We have three divisions of the company, which is more of a branding exercise. Arclight Films is the gold standard, with titles like The Bank Job, Lord of War, and Predestination under its banner.
Darclight is for the edgy genre driven cinema, has nothing to do with budget level, but more with genre. Bait 3D, a 25 million dollar film under Darclight, was number one in the Chinese box office last year. It also carries some of the best award-winning modest budgeted horror films coming from the world of cinema right now. Wolf Creek 1 and 2 also fall under Darclight, as does Grave Encounters 1 & 2.
Our Easternlight division focuses on Asian cinema. We're representing the biggest films coming out of Asia with names like Jet Li, Chow Yun Fat and Donnie Yen. We also sell non-Asian cinema into Asia, and have an aggressive share in this market because of the level of cinema that we're selling. Recent success includes Special ID starring Donnie Yen and Badges of Fury starring Jet Li.
What distinguishes Arclight in the global market?
Let's take China for example. They're looking at commercial films in the west more than noncommercial films in China: cast driven, big budget commercial content, special effects, branded content, 3D big movies, as well as the cast-driven Chinese films. A Jet Li or Donnie Yen film, which might be a limited release in some western territories, will be a number one film throughout Asia, and will earn millions in the box office. We’re excelling in this market, because we truly understand its stars, the content, the filmmakers and especially the cultural idiosyncrasies - this sets us apart from the rest.
We’re also closely tied to the production aspects of half of our slate. This means a combination of development, packaging, and co-production possibilities. There's some incredible cinema coming out of Australia right now. It's a renaissance, and we have many Australian co-productions with support from the Australian film industry. We're developing films that can be made in Australia's film infrastructure with budgets anywhere from 3-4 million up to 20-30 million. Our recent success includes Predestination starring Ethan Hawke, A Few Best Men, and the upcoming sequel A Few Less Men.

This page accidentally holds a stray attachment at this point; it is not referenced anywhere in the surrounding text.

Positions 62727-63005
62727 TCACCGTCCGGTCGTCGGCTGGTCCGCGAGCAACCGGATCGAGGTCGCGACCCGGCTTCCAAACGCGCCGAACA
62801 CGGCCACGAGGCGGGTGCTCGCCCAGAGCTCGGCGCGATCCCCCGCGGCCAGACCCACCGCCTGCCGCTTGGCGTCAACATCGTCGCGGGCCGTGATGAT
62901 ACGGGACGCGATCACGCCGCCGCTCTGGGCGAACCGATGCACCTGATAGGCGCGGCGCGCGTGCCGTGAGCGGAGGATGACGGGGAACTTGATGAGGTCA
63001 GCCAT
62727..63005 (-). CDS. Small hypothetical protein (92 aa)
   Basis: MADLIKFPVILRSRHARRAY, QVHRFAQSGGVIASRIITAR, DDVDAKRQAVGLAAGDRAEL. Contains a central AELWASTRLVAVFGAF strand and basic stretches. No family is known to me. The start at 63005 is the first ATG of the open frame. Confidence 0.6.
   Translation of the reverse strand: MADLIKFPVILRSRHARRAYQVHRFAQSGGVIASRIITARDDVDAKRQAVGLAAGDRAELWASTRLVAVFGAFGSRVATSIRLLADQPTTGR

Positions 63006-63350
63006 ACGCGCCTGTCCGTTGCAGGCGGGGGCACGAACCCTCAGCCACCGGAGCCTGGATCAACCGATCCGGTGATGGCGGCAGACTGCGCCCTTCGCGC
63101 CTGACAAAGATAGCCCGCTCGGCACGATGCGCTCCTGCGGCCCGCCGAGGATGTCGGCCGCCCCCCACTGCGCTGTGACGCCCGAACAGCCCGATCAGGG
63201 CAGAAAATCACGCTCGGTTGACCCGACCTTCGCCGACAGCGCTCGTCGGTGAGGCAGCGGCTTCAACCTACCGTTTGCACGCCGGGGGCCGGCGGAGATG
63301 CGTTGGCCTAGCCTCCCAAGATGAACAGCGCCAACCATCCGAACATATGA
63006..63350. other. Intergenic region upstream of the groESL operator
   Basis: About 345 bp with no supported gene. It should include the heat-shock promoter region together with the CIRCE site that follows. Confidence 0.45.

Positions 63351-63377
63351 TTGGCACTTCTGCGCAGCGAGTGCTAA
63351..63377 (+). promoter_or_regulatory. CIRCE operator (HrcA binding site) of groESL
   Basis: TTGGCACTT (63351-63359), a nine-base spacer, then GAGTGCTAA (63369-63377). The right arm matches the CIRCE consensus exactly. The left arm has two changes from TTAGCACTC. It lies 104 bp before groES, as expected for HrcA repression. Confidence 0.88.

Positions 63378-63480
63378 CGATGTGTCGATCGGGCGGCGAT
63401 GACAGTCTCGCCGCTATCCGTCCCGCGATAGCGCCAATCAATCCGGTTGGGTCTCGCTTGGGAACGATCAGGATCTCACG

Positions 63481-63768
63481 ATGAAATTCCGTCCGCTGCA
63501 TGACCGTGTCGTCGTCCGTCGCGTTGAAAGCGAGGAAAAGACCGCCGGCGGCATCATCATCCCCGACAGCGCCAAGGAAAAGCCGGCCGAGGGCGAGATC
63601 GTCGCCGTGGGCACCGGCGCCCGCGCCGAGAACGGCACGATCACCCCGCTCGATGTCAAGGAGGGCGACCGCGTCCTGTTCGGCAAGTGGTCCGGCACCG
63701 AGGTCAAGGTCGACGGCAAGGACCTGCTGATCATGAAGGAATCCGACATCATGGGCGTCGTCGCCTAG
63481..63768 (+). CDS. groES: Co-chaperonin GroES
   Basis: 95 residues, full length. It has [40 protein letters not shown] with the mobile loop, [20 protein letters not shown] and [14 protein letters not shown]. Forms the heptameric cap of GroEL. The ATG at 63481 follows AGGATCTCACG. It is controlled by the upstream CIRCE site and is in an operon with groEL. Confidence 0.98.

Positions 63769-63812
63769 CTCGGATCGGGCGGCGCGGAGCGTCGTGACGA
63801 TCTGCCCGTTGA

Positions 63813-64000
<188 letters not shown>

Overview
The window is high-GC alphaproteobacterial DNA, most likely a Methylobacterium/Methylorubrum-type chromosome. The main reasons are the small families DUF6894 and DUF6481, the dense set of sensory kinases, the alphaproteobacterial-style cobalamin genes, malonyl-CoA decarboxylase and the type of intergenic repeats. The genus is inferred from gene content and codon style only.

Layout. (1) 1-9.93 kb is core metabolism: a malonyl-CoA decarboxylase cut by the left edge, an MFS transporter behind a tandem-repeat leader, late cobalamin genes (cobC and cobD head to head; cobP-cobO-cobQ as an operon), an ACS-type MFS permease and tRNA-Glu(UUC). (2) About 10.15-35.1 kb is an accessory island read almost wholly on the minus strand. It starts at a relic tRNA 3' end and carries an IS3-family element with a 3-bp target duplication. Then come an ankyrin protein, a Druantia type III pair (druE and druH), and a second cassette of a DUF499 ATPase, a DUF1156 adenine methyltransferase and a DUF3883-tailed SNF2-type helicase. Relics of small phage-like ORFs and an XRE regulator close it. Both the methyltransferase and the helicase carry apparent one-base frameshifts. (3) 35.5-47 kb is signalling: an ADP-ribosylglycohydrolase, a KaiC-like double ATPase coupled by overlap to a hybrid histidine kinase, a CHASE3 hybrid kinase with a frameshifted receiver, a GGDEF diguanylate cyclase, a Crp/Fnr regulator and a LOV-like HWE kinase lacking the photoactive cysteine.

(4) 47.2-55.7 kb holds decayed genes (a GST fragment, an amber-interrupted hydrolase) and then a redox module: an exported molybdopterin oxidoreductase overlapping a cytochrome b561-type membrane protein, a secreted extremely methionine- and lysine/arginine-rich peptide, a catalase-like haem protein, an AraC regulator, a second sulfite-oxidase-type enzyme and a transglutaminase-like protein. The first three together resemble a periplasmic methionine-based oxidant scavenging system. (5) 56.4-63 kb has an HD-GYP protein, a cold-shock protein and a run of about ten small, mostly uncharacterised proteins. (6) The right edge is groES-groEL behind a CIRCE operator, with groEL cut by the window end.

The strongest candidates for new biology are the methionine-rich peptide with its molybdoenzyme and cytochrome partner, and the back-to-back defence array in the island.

We're commercially driven; we know what our distributors want and what the audience is drawn to. We want to be able to make films that they're interested in and that there's a market for. We'll always have some art house films on the lineup because we're all cinephiles, and we need to support those filmmakers too.
How are sales going?
If I take a step back from my sales agent role for a moment, the truth is that the market has become nothing more than selective. Look at other industries. They're selective as well: the tech industry, the automotive industry, and the housing industry. If something doesn't work, if the TV breaks down, if the car does not meet consumer demand, they're not going to sell. If they're not the right shape, and the color's not good, that TV just won't sell. That's what's happening in the film industry. If the films are not what the consumer necessarily wants to see, if the film was not produced well, if the story is off, it's the wrong genre for the market, it just won't do well.
The reason why everyone is saying the market is tough is because yesteryear, you could sell a sub-par film and make money on it. There was an appetite for pure content regardless of quality. Today the challenge is to make a film within a manageable budget that will appeal to a global audience. Unless you have a major hit on your hands, the obstacle we all face is that the cost to produce a film continues to rise while the cost that distributors will pay is creeping downwards.
The market has become selective. The consumers have other choices. They're not going to sit in front of the TV and watch movies all day. There are so many other things that they can do, so we're competing for their free time. We're competing against apps and videogames. We have TV with many amazing series--it's the glory days of TV again. People will sit and watch whole seasons of shows like Breaking Bad, so we're competing for this time as well. What we offer them better be good enough to compete with all the other media that's out there - that's why we all say that it's getting tough.
What do you consider when reviewing potential films?